The Bauhaus – perhaps the most influential modern design movement – turns 100 this year. Let’s take a look at the coverage and commemoration.
Becoming familiar with the perspectives and the work of Bauhaus is fundamental for understanding the roots of modern graphic design. It was the first of several primarily European and Russian 20th-century schools of art that embraced the technological revolutions of the time, enabling a transformation of how we approached design.
Through minimalism, Bauhaus introduced the idea that “Form follows function.” A way to describe such minimal design could be, “It’s in a Bauhaus style,” though no formal style was adopted. The focus was on a minimalist, reductive approach with the highest possible quality. You may be familiar with Bauhaus’s school of thought through mid-century modern furniture and pieces by artists such as Peit Mondrian, all of which are direct descendants of Bauhaus design.
Bauhaus turns 100 this year. Let’s take a look at the history and influence of the Bauhaus, then enjoy some posts commemorating The Bauhaus Centenary — as they call their centennial.
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#CelebratingBauhaus: Anlässlich von 100 jahre bauhaus hat die Deutsche Zentrale für Tourismus DZT rund 120 internationale Medienvertreter und Social-Media-Influencer zu ihrem Incoming & Brand Summit in Weimar eingeladen. Hier einige Eindrücke des tollen Events u.a. mit Ivan Liska (Triadisches Ballett) #gntbsummit18 ……………………………………………….. #CelebratingBauhaus: On occasion of 100 years of bauhaus the German National Tourist Board (GNTB) has invited more than 120 international media representatives and social media influencers to the Incoming & Brand Summit in Weimar. See here some impressions of this great event, e.g. with Ivan Liska (Triadisches Ballett) #gntbsummit18 #Bauhaus100
A Brief History and Legacy of Bauhaus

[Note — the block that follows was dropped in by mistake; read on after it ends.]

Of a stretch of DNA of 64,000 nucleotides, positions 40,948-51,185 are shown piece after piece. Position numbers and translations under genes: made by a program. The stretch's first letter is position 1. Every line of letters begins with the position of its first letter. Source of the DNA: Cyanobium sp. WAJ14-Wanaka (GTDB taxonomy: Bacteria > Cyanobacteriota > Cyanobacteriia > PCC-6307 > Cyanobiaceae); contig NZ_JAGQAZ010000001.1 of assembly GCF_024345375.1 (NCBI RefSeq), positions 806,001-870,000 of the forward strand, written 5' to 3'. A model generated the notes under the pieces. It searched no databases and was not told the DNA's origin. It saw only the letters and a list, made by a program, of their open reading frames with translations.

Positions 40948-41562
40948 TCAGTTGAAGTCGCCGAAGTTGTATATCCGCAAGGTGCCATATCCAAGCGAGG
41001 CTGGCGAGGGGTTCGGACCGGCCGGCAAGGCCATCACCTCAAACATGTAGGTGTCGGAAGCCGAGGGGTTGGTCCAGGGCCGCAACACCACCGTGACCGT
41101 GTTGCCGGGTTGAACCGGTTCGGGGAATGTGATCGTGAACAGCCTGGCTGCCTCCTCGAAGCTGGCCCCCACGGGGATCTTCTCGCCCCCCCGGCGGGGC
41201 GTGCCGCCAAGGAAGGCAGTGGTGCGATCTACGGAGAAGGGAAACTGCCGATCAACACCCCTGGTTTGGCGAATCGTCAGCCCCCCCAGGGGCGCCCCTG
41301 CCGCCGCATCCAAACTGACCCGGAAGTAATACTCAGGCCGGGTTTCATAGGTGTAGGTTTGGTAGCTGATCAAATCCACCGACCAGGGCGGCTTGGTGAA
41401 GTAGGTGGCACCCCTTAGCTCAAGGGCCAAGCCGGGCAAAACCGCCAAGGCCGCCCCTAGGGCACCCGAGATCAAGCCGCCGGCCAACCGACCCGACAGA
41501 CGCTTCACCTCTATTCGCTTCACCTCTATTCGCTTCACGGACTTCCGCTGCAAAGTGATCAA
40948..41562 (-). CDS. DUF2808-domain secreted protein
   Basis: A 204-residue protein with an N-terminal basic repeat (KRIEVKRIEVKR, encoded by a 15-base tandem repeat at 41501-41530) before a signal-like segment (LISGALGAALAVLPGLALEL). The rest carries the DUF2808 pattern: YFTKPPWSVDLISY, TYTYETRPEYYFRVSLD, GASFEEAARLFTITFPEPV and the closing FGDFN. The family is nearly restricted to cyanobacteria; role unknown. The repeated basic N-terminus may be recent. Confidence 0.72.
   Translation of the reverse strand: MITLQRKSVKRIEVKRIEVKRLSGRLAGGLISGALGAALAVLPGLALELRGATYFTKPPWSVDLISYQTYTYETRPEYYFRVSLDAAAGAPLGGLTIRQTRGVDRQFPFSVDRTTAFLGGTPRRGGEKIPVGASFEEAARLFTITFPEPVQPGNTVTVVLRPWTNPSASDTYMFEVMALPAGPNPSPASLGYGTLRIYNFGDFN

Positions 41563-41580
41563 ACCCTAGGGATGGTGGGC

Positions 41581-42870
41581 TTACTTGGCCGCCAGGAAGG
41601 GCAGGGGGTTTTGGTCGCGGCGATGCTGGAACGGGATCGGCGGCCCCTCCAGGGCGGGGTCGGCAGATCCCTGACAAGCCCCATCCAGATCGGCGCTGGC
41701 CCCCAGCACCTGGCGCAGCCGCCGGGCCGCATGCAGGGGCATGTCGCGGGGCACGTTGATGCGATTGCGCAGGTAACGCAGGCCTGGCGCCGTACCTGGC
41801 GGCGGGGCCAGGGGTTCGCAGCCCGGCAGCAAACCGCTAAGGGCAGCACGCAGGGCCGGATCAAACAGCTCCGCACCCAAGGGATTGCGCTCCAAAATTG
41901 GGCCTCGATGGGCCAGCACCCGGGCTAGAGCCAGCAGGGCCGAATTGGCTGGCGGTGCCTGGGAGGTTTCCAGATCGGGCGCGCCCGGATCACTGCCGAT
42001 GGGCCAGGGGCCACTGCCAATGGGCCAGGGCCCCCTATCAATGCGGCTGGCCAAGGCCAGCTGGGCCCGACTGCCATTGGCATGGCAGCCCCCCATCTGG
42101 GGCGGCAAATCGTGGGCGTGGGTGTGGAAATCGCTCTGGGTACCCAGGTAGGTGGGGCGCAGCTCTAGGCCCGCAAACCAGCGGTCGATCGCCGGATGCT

Images via bauhaus100.com.
Architect Walter Gropius founded Bauhaus in Wiemar in 1919 as a free-thinking school of design meant to transcend national borders. Through innovative and experimental methods, students learned a multi-disciplinary approach to art.
Bauhaus became an epicenter for the avant-garde by employing some very notable artists of the time as professors, including the following:
- Paul Klee
- Oskar Schlemmer
- Wassily Kandinsky
- László Moholy-Nagy
Attracted by thriving industrial growth, Bauhaus moved to Dessau in 1925. This period hosted their most recognized output, mixing industrial design with the locale’s spirit of artistic expression.
In April 1933, like most things German at the time, Bauhaus was shuttered by the political party that would soon wreak havoc on the continent. New schools based on Bauhaus opened across the world, started by students dispersed to locations such as Chicago, North Carolina, and Tel Aviv.
Since 1999, the Dessau Bauhaus Foundation has handled business and makes Bauhaus thinking accessible to a greater audience. More than a museum or school, the new Bauhaus is an institution for education, research, and urban development design.
The importance of this revolutionary school cannot be overstated. Concentrating a group of artists who were witnessing a rapidly changing world and providing a space and curriculum to explore new ways to learn, express, and reflect on those changes was more than groundbreaking. It was visionary, and it continues to influence today.
Bauhaus100 Around the Web
For a great read on the Bauhaus Centenary, check out bauhaus100.com, created by a conglomerate of German institutions to commemorate the history and influence of Bauhaus. The site contains historical and event information, as well as press materials and general information.
The German National Tourist Board has a cool little video for a short summary of the school and its offerings.
Info with Commentary
Dezeen.com also features an exhaustive and highly informative section dedicated to Bauhaus 100. The site hosts articles written about specific members and professors, critiques on Bauhaus movements and ideas, and event information related to the Centenary.
Of note are articles critiquing the school in its time, seen through the lens of today’s social awareness. This article is a good example of that, “Bauhaus histories tend to be disproportionately dominated by male protagonists.”
Minimalist, Abstract, and Modern Avant Garde Resources
If you’re feeling inspired by all this beautiful, technically outstanding, minimalist work, there are plenty of resources to explore. For custom graphics in the style now known as “Bauhaus,” click here for tons of vector files for elemental options, seamless patterns, and backgrounds.
For more about design, check out these articles.